OPR also concluded that the evidence did not demonstrate that Operation Choke Point compelled banks to terminate business relationships with other lawful businesses, a concern raised in your letter and the Staff Report. Indeed, OPR found no evidence establishing that any CPB attorney intentionally targeted any of the industries listed in the Staff Report (including credit repair companies, debt consolidation and forgiveness programs, online gambling-related operations, government grant or will-writing kits, pornography, online tobacco or firearms sales, pharmaceutical sales, sweepstakes, magazine subscriptions, etc.). None of the subpoenas or memoranda issued or drafted in connection with Operation Choke Point focused on specific categories of purportedly fraudulent businesses, except for fraudulent Internet payday lending, to the limited extent discussed above. Moreover, the CPB attorneys' e-mail records contained no discussion or even mention of targeting any such specific industries.
As the report noted, there was no evidence that attorneys involved in Choke Point ever discussed firearm businesses at any time during Choke Point.
A Washington Post article that called Hillary Clinton's strong embrace of gun safety proposals in her 2016 White House campaign "an important evolution in presidential politics" offered an in-depth look at the politics of gun safety, but also repeated the evidence-free conventional wisdom that Democrats lose elections when they support gun safety measures.
In a July 9 article, Washington Post national political correspondent Philip Rucker reported on Clinton's campaign trail vows to "speak out against the uncontrollable use of guns in our country" and to "take on the gun lobby." Comparing Clinton's willingness to talk about guns to "timid" Democratic candidates in previous election cycles, Rucker wrote that Clinton's position "marks an important evolution in presidential politics" and is "a sign that the political environment on guns has shifted in the wake of recent mass shootings."
In discussing the history of Democratic support for gun safety proposals, however, Rucker included the oft-repeated but baseless claim that support for gun safety is a perilous position for Democrats. Rucker cites former President Bill Clinton's claim that former Vice President Al Gore may have lost the 2000 presidential election because he supported the 1994 assault weapons ban, and adds, "Many Democratic lawmakers also lost their elections after gun-control votes."
There is no evidence, however, that gun safety is a particularly politically dangerous issue for Democrats. Despite this, the National Rifle Association (NRA) has claimed for years that it can determine election outcomes for its opponents. This claim has been adopted as conventional wisdom by much of the media, even though it is without evidence.
In 2012, American Prospect senior writer Paul Waldman (a former employee of Media Matters), conducted a regression analysis of recent congressional races to determine if there is any truth to the claim that "Democrats shouldn't bring up the gun issue." After analyzing NRA spending and endorsements in federal elections in 2004, 2006, 2008, and 2010, Waldman concluded, "The NRA has virtually no impact on congressional elections" -- an outcome that "contradict[s] a conventional wisdom propagated by Democrats and Republicans alike, which says that any discussion of the possibility of restricting gun sales in any way will lead only to electoral catastrophe for Democrats, so formidable is the NRA's power."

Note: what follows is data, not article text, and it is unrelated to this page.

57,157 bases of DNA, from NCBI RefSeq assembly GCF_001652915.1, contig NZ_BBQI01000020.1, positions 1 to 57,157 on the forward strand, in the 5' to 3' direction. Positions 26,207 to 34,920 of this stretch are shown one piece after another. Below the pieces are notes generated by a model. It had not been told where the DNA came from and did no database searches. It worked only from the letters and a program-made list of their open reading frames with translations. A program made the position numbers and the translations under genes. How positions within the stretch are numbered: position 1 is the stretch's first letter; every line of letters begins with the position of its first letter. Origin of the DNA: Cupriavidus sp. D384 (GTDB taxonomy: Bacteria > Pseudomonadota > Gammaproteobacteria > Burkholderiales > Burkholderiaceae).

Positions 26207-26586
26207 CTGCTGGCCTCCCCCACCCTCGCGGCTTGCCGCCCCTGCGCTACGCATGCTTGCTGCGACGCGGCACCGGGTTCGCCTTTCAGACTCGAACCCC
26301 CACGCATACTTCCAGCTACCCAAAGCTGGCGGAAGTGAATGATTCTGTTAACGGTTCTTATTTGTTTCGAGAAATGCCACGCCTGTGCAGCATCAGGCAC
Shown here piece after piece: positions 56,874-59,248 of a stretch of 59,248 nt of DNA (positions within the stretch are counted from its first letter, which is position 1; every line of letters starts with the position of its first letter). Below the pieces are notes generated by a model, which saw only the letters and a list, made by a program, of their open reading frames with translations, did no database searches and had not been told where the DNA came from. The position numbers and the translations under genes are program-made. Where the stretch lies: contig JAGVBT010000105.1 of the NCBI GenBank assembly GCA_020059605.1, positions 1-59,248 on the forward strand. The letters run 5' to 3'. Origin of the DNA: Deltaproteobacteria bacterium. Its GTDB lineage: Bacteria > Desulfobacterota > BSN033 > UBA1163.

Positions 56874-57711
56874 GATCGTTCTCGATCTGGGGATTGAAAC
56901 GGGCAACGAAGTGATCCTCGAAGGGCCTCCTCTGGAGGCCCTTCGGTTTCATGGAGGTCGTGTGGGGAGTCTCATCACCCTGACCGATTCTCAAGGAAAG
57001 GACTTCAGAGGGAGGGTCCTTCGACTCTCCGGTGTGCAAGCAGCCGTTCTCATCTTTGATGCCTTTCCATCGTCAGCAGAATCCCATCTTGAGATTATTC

In The Post, Rucker also cites former President Clinton's view on the matter, writing, "In his memoir, "My Life," former president Bill Clinton suggested that his vice president, Al Gore, lost the 2000 presidential election in part because of backlash in states such as Arkansas and Tennessee over the Clinton administration's 1995 ban on assault weapons, which has since expired."
While Clinton did make this claim in his memoir, there is no statistical evidence to support it. One 2000 study found that Gore's support for gun safety measures actually offered him a slight benefit on Election Day, which suggests he lost for other reasons. In fact, a 2000 survey of Tennessee voters found that residents supported more restrictions on gun ownership as opposed to fewer restrictions by a 51 point margin. It is far more likely that the reason why Gore lost several Southern states previously won by Clinton was because of a political shift that saw Southerners leaving the Democratic party, not his stance on assault weapons.
Although it repeated some tired conventional wisdom about Democrats and gun politics, Rucker's article deserves praise for providing a detailed look at important factors surrounding the gun debate.
Media reporting on support for gun safety measures often cite generic -- but flawed -- polling that asks respondents whether it is more important to "control gun ownership" or "protect the right of Americans to own guns." This type of question presents the respondents with a false choice because measures like background checks promote gun safety without restricting gun rights.
Rucker's article goes more in depth, actually discussing poll results where respondents were asked whether they favor specific gun safety proposals. For example, Rucker found that background checks are overwhelmingly popular with the public:
A survey this year by the Johns Hopkins Center for Gun Policy and Research found that 89 percent favor requiring background checks for all gun sales, including 85 percent of gun owners.
Rucker also reached out to Sen. Tim Kaine (D-VA), who proved the convention wisdom on Democrats and guns wrong by winning two elections in Virginia for the governor's office and a U.S. Senate seat in the face of strong NRA opposition, providing a countervailing perspective to claims that the NRA opposition is particularly dangerous in swing states:
Other Democrats argue that Clinton has nothing to lose. Sen. Timothy M. Kaine (D-Va.) said the NRA has become a "paper tiger," noting the elections he's won despite the NRA's vocal opposition.
"I think she has no illusion that even if she didn't say a word about guns, the NRA would be out there blasting her to say she had a conspiratorial plan to work with the U.N. to take everybody's guns away, so why not go head-on on an issue that will improve safety," Kaine said.